ZAMBIA: “Postponement of Elections Erodes Confidence in the Electoral Process,” JCTR Says

By Odiwuor Opiyo

LUSAKA, JANUARY 14, 2022 (CISA) –“The Jesuit Centre for Theological Reflection (JCTR) notes with great concern the continued existence of ambiguities with regard to the current constitution, its interpretation, and more specifically, in this case, the weaknesses of Zambia’s electoral processes,” reads a statement by the JCTR dated January 13.

This comes after the cancellation of the Kabwata parliamentary by-election that was scheduled to take place on January 20, 2022.

According to the Electoral Commission of Zambia, the elections were cancelled under article 52(6) of the Republican constitution following the withdrawal of one of the contesting candidates from the race.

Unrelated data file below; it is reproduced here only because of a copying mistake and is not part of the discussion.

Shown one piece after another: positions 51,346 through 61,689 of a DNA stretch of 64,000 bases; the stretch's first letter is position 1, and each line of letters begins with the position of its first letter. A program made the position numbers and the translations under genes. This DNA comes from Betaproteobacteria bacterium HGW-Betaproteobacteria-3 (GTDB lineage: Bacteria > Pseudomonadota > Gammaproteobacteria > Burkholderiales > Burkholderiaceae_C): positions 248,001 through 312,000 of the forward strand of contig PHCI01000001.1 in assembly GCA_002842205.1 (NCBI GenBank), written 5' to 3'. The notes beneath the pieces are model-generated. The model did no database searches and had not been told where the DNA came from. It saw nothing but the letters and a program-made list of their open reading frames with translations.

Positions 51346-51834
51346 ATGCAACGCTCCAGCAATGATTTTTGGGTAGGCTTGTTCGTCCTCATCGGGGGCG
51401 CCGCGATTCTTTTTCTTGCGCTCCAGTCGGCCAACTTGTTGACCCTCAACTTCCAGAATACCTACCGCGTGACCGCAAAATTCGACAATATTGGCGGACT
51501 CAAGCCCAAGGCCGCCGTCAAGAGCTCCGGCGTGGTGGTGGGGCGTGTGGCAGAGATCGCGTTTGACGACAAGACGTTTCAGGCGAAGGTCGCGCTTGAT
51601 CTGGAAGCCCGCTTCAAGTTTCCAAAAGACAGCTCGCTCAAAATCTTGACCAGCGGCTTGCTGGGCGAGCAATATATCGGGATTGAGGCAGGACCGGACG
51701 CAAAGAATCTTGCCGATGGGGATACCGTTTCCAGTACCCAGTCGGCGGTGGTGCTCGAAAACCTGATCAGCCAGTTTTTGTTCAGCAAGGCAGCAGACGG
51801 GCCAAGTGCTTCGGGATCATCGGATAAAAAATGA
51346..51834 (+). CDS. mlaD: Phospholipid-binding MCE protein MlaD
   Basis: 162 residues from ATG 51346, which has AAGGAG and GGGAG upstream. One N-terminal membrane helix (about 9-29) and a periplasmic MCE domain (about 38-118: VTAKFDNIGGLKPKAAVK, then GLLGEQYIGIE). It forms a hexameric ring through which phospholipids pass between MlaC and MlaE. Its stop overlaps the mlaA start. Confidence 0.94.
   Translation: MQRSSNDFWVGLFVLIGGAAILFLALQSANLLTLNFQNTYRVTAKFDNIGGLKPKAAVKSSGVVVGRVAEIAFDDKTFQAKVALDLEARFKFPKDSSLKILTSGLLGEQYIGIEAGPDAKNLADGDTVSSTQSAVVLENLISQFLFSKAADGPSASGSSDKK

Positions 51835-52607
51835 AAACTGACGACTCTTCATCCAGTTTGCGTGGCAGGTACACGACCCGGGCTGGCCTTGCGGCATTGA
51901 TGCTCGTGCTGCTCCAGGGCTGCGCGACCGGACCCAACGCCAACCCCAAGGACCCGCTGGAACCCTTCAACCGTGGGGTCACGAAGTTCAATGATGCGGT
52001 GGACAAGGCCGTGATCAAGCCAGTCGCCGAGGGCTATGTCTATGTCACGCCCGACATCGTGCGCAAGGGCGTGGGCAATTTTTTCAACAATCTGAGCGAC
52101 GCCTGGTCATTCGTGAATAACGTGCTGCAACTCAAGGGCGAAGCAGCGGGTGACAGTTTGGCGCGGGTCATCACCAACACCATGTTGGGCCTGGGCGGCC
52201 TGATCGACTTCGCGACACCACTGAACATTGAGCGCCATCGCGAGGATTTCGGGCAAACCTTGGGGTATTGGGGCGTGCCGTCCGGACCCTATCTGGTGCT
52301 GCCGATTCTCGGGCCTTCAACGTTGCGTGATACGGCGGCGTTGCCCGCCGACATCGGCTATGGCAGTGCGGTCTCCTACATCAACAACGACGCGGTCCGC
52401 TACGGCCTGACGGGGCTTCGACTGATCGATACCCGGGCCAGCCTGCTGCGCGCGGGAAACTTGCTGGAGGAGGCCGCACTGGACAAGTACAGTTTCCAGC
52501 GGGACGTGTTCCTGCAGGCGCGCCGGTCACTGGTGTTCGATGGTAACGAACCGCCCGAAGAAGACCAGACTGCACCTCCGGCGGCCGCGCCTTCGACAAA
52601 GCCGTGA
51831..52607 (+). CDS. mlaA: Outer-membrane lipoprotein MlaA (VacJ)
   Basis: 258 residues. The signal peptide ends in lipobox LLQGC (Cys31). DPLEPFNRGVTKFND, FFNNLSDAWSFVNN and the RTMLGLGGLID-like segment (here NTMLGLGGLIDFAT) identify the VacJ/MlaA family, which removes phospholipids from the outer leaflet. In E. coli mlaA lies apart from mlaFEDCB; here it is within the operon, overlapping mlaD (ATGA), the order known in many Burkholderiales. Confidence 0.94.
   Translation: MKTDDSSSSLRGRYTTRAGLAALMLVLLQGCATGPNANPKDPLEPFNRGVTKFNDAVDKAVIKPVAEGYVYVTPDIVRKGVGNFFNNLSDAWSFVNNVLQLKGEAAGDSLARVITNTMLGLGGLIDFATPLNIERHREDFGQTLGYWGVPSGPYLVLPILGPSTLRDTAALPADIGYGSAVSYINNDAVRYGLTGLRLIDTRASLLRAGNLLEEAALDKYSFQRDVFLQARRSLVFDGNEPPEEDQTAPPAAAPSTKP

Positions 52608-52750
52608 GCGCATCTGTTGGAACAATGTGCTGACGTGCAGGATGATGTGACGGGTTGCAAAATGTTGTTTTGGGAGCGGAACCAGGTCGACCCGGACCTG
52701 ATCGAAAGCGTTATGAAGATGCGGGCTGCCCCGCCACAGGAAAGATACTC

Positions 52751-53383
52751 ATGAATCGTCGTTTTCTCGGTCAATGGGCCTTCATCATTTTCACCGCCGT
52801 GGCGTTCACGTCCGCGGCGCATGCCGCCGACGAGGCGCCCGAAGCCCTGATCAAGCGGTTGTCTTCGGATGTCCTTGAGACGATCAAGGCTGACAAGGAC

JCTR, however, faulted some provisions of the laws saying, “It is evident that some provisions of the current electoral laws present a serious political dilemma for a struggling economy such as that of Zambia. It is a known fact that with the current electoral legal framework, Zambia’s political system remains vulnerable to inconsistencies and unnecessary wastage of public resources. This wastefulness is unacceptable given that these resources would have been channeled to improving social service delivery to the poor and vulnerable communities in Zambia.”

The organization further called for constitutional and electoral reforms to enable the country to manage elections cost-effectively and stem a wave of nullifications of parliamentary elections.

“JCTR, therefore calls upon the government and all key stakeholders to urgently release a roadmap for a broad-based constitutional review process. We also call for a road map for a number of legal reforms, including the electoral process law, access to information legislation, public order law, loans and guarantees (authorization) law, just to mention a few,” said JCTR.

The centre also maintained that the review process should be urgently expedited, “to allow for sufficient consultations from various stakeholders,” and that the process should not be left close to the general elections in 2026.